Anomalous 14C enrichments in the eastern UK coastal environment

Muir, G. K. P. , Cook, G. T. , MacKenzie, A. B., MacKinnon, G. and Gulliver, P. (2015) Anomalous 14C enrichments in the eastern UK coastal environment. Radiocarbon, 57(3), pp. 337-345. (doi:10.2458/azu_rc.57.18395)

Muir, G. K. P. , Cook, G. T. , MacKenzie, A. B., MacKinnon, G. and Gulliver, P. (2015) Anomalous 14C enrichments in the eastern UK coastal environment. Radiocarbon, 57(3), pp. 337-345. (doi:10.2458/azu_rc.57.18395)

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Abstract

During the period from 1995 to 2011, 14C measurements from the coast around Hartlepool in NE England have revealed anomalous enrichments in seawater, sediment and marine biota. These cannot be explained on the basis of atomic weapons testing or authorised nuclear industry discharges, including those from the nearby Advanced Gas-cooled Reactor. Enhanced 14C specific activities have also been observed since 2005 in biota during routine monitoring at Hartlepool by the Food Standards Agency, but are reported as ‘likely’ originating from a ‘nearby non-nuclear source’. Studies undertaken in Hartlepool and Teesmouth during 2005 and 2011 suggest that the 14C discharges are in the vicinity of Greatham Creek, with activity levels in biota analogous to those measured at Sellafield, which discharges TBq activities of 14C per annum. However, if the discharges are into Greatham Creek or even the River Tees, it is proposed that they would be much smaller than those at Sellafield and the high specific activities would be due to much smaller dilution factors. The discharge form of the 14C remains unclear. The activity patterns in biota are similar to those at Sellafield, suggesting that initial inputs are dissolved inorganic carbon (DI14C). However, the mussel/seaweed ratios are more akin to those found around Amersham International, Cardiff, which is known to discharge 14C in an organic form. 14C analysis of a sediment core from Seal Sands demonstrated excess 14C to the base of the core (43 – 44 cm). 210Pb dating of the core (0 – 32 cm) produced an accumulation rate of 0.7 g cm-2 y-1, implying that 14C discharges have occurred from the 1960s until the present day.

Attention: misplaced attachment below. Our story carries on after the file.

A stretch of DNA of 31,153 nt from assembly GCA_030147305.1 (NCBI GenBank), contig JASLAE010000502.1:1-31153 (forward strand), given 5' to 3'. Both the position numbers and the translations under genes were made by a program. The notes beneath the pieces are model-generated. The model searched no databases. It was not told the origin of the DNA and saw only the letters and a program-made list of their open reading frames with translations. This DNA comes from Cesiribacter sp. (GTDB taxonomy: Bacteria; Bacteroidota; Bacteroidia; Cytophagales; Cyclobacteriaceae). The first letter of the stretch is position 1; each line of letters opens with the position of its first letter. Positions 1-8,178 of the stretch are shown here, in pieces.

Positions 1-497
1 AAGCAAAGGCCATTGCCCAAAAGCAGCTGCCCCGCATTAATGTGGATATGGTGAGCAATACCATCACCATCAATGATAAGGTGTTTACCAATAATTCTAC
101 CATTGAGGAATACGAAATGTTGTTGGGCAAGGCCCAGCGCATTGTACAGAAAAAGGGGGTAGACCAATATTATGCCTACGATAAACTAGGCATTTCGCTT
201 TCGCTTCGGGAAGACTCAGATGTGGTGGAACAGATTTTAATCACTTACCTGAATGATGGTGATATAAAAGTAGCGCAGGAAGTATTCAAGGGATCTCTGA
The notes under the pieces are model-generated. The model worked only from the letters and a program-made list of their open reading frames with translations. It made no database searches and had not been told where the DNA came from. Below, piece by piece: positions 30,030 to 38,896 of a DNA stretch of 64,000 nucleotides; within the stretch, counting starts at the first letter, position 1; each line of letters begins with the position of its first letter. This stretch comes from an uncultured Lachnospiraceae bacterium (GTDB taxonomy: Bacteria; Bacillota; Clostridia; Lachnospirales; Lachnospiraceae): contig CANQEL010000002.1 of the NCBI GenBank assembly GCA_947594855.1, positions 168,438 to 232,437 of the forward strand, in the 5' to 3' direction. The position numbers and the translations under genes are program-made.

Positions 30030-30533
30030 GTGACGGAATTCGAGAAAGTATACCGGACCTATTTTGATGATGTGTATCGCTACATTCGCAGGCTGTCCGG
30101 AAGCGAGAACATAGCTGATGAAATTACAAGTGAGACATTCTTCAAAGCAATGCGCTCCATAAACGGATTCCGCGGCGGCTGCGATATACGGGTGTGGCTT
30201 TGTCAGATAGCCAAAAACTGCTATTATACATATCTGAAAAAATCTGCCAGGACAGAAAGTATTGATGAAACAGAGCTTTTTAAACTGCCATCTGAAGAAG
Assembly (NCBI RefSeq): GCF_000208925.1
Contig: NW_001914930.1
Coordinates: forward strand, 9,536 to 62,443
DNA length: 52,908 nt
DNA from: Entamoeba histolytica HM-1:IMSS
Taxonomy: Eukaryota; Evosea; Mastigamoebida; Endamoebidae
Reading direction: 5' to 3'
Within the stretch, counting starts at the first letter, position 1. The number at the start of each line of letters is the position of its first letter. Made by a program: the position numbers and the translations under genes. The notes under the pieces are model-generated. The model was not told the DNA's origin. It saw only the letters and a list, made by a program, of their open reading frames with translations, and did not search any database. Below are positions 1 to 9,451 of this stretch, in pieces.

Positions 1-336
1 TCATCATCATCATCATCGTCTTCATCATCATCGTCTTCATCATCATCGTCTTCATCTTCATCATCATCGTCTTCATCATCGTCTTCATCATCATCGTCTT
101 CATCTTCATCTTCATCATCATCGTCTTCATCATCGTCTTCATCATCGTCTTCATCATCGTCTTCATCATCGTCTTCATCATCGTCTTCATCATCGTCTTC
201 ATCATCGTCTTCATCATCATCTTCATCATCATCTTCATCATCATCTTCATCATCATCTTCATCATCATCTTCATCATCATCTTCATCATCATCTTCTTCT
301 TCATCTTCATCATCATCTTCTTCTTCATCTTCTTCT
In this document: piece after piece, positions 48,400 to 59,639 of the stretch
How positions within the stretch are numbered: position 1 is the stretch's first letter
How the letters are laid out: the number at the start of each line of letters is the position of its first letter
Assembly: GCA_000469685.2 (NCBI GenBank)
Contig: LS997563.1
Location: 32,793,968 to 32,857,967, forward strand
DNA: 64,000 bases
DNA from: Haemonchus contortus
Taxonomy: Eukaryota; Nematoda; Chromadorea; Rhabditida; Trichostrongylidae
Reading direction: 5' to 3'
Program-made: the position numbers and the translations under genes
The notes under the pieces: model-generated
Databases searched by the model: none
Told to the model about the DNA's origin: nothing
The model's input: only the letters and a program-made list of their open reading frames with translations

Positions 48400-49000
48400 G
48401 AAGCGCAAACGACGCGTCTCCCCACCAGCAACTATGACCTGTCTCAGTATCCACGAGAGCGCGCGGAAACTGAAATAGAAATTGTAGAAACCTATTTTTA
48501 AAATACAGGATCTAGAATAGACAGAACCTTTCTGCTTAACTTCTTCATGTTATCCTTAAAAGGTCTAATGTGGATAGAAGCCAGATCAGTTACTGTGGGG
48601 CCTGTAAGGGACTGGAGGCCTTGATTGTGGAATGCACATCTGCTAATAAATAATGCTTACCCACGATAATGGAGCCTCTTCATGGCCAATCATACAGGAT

Item Type:Articles
Status:Published
Refereed:Yes
Glasgow Author(s) Enlighten ID:Cook, Professor Gordon and MacKenzie, Professor Angus and Muir, Dr Graham and MacKinnon, Dr Gillian and Gulliver, Dr Pauline
Authors: Muir, G. K. P., Cook, G. T., MacKenzie, A. B., MacKinnon, G., and Gulliver, P.
Subjects:Q Science > QD Chemistry
College/School:College of Science and Engineering > Scottish Universities Environmental Research Centre
Journal Name:Radiocarbon
Publisher:University of Arizona
ISSN:0033-8222
Copyright Holders:Copyright © 2015 The Arizona Board of Regents on behalf of the University of Arizona
First Published:First published in Radiocarbon 57(3):337-345
Publisher Policy:Reproduced under a Creative Commons License

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